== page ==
Charlotte Weiskittel


United States

Charlotte's Story

Charlotte joined Watsi on November 12th, 2014. Three years ago, Charlotte became the 659th member to automatically support a new Watsi patient every month. Since then, 2,876 more people have become monthly donors! Charlotte's most recent donation traveled 1,900 miles to support Marvens, a boy from Haiti, to fund prep for cardiac surgery.


Charlotte has funded healthcare for 41 patients in 11 countries.

All patients funded by Charlotte


Michelle is a 21-month-old girl from the Philippines. She loves to draw, write, and play with her neighbors. She lives in a mountainous area with her parents in a house made of native materials. They don't have electricity at home, and their source of water is a spring. Both parents are farmers. Michelle has been diagnosed with moderately acute malnutrition. Malnutrition threatens Michelle’s growth and development and could even be fatal if not addressed. Fortunately, she will begin $184 malnutrition treatment on February 21. Michelle will be treated by International Care Ministries (ICM), a Watsi medical partner. One out of five children under five in ICM communities is either severely or moderately malnourished. Worldwide, poor nutrition is associated with nearly half of all deaths in young children. In remote communities and urban slums of the Philippines, the lack of clean water and unclean environments add risk to potentially fatal childhood diseases. ICM’s home-based feeding program provides nutrient-enriched food packs to ensure malnourished children get additional food to regain normal weight and achieve optimum physical and mental development. After identifying a child as malnourished, staff and community volunteers make weekly visits to monitor this child’s progress. To help sustain the health of the child, ICM’s professional staff educate the mother, guardian, or other family members about proper nutrition, sanitation, hygiene, and organic vegetable gardening. Her mother says, "I hope that she will recover from malnutrition."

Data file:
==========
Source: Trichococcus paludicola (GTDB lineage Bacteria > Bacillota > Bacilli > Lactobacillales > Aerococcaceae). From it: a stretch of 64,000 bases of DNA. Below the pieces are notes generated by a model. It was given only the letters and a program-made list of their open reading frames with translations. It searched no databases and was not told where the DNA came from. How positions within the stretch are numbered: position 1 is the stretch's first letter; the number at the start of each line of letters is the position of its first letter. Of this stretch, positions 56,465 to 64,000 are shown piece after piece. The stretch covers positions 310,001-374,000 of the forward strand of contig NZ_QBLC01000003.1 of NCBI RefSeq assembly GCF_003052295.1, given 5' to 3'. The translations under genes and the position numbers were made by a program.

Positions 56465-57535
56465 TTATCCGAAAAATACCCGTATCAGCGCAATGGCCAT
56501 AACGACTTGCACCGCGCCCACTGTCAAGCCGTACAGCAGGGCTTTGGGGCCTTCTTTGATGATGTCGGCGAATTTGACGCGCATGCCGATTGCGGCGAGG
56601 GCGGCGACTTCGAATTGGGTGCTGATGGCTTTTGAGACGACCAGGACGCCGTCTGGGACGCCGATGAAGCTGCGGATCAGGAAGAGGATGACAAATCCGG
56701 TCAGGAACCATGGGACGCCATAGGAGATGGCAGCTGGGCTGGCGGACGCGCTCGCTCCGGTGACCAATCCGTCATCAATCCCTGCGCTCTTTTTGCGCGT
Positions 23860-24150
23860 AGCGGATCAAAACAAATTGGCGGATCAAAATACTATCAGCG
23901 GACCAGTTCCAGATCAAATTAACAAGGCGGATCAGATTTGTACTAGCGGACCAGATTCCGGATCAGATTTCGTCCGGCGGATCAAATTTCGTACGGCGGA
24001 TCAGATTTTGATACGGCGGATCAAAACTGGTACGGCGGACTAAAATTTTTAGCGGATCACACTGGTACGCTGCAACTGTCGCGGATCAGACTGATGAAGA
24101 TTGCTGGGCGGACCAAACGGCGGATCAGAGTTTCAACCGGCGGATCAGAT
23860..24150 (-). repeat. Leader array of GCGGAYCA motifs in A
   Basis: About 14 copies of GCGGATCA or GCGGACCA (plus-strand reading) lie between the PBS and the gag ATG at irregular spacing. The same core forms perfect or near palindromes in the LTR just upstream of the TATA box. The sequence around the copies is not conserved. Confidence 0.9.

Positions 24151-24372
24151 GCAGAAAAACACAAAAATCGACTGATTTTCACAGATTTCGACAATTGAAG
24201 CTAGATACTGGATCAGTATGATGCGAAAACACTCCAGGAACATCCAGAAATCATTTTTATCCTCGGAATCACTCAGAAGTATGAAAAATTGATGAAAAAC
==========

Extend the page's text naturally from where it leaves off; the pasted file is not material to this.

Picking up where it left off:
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Fully funded